In the event you are asked to evacuate:

  •   Go to family or friends first, if possible. Listen to the radio or television to find out which shelters are accessible to people with physical disabilities and determine which will be able to accommodate you and your caregiver.
  •   Take pets and service animals with you, but have a list of alternative caregivers such as family, friends and boarding facilities.
  •    Immediately inform members of your support group of your location.
  •   Carry extra batteries for your cell phone.


Individuals who are challenged by disabilities have specific needs that must be addressed during emergency situations requiring preparation before those emergencies occur.

By staying informed and creating a comprehensive plan, the disabled along with their caregivers can manage communications, supply needed equipment and provide for service animals and pets in any urgent situation. For more information, see http://www.redcross.org/get-help/how-to-prepare-for-emergencies.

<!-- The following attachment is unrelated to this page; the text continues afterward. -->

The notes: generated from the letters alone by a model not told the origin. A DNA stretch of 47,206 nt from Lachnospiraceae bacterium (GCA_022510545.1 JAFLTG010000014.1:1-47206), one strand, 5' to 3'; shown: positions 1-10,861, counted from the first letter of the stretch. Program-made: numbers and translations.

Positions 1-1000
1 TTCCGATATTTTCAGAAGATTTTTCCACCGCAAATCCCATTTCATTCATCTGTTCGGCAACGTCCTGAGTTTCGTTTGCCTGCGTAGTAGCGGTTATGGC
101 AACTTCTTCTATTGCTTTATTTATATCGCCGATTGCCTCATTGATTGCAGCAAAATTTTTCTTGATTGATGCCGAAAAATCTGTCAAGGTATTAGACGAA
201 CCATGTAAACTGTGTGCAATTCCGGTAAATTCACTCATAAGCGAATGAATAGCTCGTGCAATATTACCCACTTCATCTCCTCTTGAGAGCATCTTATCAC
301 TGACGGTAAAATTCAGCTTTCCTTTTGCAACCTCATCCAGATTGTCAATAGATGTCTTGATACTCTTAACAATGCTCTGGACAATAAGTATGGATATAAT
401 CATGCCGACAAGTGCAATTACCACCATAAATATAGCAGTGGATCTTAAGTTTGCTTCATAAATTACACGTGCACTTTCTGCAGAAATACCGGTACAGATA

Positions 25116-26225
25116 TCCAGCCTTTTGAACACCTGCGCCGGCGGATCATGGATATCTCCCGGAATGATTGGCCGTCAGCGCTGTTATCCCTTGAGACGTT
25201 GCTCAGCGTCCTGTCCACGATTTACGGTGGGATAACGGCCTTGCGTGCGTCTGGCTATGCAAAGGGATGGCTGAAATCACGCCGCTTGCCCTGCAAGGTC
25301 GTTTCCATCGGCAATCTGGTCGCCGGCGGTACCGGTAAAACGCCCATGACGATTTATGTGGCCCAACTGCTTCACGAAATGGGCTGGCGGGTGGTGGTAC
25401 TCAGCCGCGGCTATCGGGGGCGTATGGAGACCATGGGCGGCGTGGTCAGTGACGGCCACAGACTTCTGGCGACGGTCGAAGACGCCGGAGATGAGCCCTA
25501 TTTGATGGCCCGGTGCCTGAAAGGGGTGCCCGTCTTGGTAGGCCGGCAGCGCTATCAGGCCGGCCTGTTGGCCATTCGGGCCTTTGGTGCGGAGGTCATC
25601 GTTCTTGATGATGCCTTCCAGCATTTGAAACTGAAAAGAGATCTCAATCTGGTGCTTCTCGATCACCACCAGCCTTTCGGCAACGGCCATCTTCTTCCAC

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Disability benefits are an important source of income for those who are unable to work. If you not able to work due to injury or illness, you may be eligible for Social Security Disability or Long Term Disability benefits. If you have applied for benefits and been denied, contact the attorneys at Bemis, Roach and Reed for a free consultation. Call 512-454-4000 and get help NOW.